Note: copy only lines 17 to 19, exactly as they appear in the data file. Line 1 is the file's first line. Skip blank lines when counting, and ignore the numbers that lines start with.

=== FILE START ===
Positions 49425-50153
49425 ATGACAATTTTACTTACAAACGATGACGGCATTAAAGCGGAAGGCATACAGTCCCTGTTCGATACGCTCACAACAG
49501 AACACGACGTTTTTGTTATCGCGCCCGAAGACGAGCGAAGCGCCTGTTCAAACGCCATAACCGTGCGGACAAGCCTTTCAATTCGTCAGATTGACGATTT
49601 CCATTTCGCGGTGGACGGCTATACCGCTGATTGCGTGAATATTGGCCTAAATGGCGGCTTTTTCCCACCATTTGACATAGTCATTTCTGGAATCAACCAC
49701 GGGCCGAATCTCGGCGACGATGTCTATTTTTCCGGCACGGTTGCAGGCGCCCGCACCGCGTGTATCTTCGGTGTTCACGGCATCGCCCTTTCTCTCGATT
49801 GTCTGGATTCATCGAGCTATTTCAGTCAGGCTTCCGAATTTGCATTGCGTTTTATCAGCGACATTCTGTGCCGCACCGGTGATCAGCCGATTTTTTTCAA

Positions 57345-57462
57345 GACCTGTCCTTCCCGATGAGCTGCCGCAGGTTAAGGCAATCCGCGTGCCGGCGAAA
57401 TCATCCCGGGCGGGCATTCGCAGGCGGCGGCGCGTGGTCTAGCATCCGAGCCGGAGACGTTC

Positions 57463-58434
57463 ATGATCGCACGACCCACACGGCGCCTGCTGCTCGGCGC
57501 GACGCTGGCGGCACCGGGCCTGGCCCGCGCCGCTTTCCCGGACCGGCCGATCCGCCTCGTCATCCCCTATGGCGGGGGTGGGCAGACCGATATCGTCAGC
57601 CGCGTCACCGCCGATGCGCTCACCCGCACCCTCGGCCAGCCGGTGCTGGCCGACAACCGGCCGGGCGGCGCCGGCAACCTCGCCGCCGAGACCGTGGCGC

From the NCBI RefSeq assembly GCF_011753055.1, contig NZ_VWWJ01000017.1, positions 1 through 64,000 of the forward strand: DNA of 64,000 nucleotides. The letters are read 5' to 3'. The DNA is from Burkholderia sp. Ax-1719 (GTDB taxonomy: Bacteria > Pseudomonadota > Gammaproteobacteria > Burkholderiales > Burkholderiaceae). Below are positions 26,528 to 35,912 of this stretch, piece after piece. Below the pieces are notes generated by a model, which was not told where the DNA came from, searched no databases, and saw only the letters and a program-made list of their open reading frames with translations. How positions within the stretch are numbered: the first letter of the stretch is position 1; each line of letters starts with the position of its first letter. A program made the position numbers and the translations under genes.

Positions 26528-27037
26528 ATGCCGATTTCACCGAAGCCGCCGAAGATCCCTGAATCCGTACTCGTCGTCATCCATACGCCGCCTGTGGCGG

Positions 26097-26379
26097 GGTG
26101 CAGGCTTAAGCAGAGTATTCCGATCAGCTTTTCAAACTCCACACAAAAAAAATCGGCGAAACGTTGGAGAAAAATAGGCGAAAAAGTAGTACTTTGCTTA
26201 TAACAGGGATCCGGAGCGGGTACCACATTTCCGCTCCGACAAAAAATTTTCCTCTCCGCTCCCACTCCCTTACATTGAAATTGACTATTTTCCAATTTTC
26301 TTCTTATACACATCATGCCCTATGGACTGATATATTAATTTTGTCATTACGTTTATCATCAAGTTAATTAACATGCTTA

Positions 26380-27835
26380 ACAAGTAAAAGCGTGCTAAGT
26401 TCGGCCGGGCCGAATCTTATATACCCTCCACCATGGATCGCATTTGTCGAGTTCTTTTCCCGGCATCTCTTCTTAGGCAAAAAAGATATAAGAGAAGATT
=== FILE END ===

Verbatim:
Positions 26097-26379
26097 GGTG
26101 CAGGCTTAAGCAGAGTATTCCGATCAGCTTTTCAAACTCCACACAAAAAAAATCGGCGAAACGTTGGAGAAAAATAGGCGAAAAAGTAGTACTTTGCTTA